Twenty-Three Minutes to Eternity: The Final Voyage of the Escort Carrier USS Liscome Bay

Twenty-Three Minutes to Eternity: The Final Voyage of the Escort Carrier USS Liscome Bay

Twenty-Three Minutes to Eternity: The Final Voyage of the Escort Carrier USS Liscome Bay
Publisher: University Alabama Press | ISBN: 0817313699 | edition 2004 | PDF | pages 288| 1,82 mb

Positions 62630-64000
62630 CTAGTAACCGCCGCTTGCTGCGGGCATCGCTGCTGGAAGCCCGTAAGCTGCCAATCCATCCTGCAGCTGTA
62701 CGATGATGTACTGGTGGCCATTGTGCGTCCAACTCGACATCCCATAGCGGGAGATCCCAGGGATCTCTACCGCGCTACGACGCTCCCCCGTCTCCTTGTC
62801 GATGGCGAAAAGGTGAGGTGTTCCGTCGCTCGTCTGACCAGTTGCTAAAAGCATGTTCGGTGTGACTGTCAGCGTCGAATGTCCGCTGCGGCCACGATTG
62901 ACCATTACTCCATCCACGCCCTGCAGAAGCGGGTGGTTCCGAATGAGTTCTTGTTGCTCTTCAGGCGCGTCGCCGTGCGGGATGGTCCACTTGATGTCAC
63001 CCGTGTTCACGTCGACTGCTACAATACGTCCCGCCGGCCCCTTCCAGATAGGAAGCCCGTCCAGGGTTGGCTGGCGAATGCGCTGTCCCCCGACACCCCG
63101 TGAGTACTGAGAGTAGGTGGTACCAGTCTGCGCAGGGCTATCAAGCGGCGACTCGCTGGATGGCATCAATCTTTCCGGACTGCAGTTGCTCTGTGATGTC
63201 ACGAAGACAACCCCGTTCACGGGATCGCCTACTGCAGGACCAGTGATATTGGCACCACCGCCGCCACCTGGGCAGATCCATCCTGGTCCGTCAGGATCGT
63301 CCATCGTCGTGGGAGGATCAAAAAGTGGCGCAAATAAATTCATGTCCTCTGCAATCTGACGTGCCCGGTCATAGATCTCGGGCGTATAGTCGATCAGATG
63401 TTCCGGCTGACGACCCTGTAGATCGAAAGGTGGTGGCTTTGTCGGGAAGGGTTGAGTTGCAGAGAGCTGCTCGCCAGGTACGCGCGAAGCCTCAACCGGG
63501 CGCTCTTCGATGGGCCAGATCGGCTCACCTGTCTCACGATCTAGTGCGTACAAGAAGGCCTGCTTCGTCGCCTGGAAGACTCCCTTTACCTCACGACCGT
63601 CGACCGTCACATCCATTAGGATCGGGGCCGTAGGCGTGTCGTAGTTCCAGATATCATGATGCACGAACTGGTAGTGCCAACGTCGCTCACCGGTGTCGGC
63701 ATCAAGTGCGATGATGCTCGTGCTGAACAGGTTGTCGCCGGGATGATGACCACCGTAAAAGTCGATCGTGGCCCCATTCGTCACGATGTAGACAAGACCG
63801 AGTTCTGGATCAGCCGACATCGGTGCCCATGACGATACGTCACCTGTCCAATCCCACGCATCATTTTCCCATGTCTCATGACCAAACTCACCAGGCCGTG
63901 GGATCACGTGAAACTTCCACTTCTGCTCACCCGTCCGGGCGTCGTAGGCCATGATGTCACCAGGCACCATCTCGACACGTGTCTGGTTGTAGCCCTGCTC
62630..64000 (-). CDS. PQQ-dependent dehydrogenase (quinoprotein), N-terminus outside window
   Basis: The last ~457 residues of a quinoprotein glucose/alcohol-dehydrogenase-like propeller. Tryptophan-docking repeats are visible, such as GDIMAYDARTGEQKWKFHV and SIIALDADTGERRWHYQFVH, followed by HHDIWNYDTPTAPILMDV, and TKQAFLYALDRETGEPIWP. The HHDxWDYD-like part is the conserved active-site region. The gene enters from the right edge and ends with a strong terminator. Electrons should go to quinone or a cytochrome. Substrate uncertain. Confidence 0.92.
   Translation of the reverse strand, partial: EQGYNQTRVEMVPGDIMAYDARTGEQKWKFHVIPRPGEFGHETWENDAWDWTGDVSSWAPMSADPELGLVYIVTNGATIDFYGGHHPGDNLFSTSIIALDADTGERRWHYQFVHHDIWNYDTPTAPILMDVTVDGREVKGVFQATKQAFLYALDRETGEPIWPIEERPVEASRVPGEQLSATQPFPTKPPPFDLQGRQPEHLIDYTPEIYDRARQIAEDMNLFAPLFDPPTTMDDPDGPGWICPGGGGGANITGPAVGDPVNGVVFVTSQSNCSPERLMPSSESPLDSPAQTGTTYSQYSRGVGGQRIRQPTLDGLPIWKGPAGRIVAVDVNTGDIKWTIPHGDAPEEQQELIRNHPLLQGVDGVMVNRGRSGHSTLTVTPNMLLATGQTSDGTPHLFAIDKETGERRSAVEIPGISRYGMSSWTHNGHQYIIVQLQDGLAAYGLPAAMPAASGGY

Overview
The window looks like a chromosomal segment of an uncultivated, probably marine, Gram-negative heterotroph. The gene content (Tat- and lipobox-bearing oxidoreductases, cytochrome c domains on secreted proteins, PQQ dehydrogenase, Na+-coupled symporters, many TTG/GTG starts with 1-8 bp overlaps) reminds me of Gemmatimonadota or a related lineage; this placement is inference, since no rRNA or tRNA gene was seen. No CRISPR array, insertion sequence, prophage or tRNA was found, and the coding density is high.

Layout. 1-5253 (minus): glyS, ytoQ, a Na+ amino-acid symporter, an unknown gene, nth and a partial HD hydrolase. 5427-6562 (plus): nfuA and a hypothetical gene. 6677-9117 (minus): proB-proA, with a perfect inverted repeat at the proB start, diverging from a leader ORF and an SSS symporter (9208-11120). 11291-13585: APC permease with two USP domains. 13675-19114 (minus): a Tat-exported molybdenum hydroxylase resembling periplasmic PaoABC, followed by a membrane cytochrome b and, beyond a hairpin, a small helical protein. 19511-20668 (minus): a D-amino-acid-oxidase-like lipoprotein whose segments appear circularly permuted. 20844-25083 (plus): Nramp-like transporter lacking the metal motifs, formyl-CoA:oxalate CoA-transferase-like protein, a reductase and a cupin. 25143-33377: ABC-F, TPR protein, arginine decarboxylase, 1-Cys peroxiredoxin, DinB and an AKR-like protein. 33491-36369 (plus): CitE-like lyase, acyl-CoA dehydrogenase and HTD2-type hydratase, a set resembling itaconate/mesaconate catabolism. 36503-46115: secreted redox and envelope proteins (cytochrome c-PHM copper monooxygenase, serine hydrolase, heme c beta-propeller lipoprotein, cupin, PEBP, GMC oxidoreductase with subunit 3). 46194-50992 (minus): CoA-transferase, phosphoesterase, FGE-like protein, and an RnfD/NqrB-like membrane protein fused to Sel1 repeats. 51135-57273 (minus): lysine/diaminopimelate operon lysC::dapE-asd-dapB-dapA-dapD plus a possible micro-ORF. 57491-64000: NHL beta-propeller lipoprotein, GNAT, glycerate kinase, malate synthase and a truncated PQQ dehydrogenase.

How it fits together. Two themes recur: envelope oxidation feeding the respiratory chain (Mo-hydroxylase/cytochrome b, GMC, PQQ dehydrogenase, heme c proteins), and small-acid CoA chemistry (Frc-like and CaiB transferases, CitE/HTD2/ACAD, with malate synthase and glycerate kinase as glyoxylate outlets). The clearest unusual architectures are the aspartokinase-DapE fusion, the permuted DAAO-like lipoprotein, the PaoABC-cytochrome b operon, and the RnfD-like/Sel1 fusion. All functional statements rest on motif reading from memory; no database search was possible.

On November 24, 1943, a Japanese torpedo plunged into the starboard side of the American escort carrier USS Liscome Bay. The torpedo struck the thin-skinned carrier in the worst possible place - the bomb storage area. The resulting explosion could be seen 16 miles away, literally ripping the Liscome Bay in half and killing 644 of her crew. In terms of lives lost, it was the costliest carrier sinking in United States naval history. Liscome Bay's loss came on her first combat operation: the American invasion of the Gilbert Islands. Despite her short career, she touched a number of remarkable and famous lives. Doris Miller, the first black American sailor to win the Navy Cross, lost his life, as did Rear Admiral Henry Mullinax, one of the Navy's first "air admirals." John Crommelin was the senior officer to survive the sinking. Later in his career, Crommelin, a decorated naval aviator himself, sparked the famous Revolt of the Admirals, which helped save the role of naval aviation in America's Cold War military. James Noles's account of the Liscome Bay and those who served aboard her is based on interviews with the ship's survivors and an unpublished memoir that the ship's pay officer made available to the author. This readable, compelling book pays homage to the crew by telling their story of experience and sacrifice.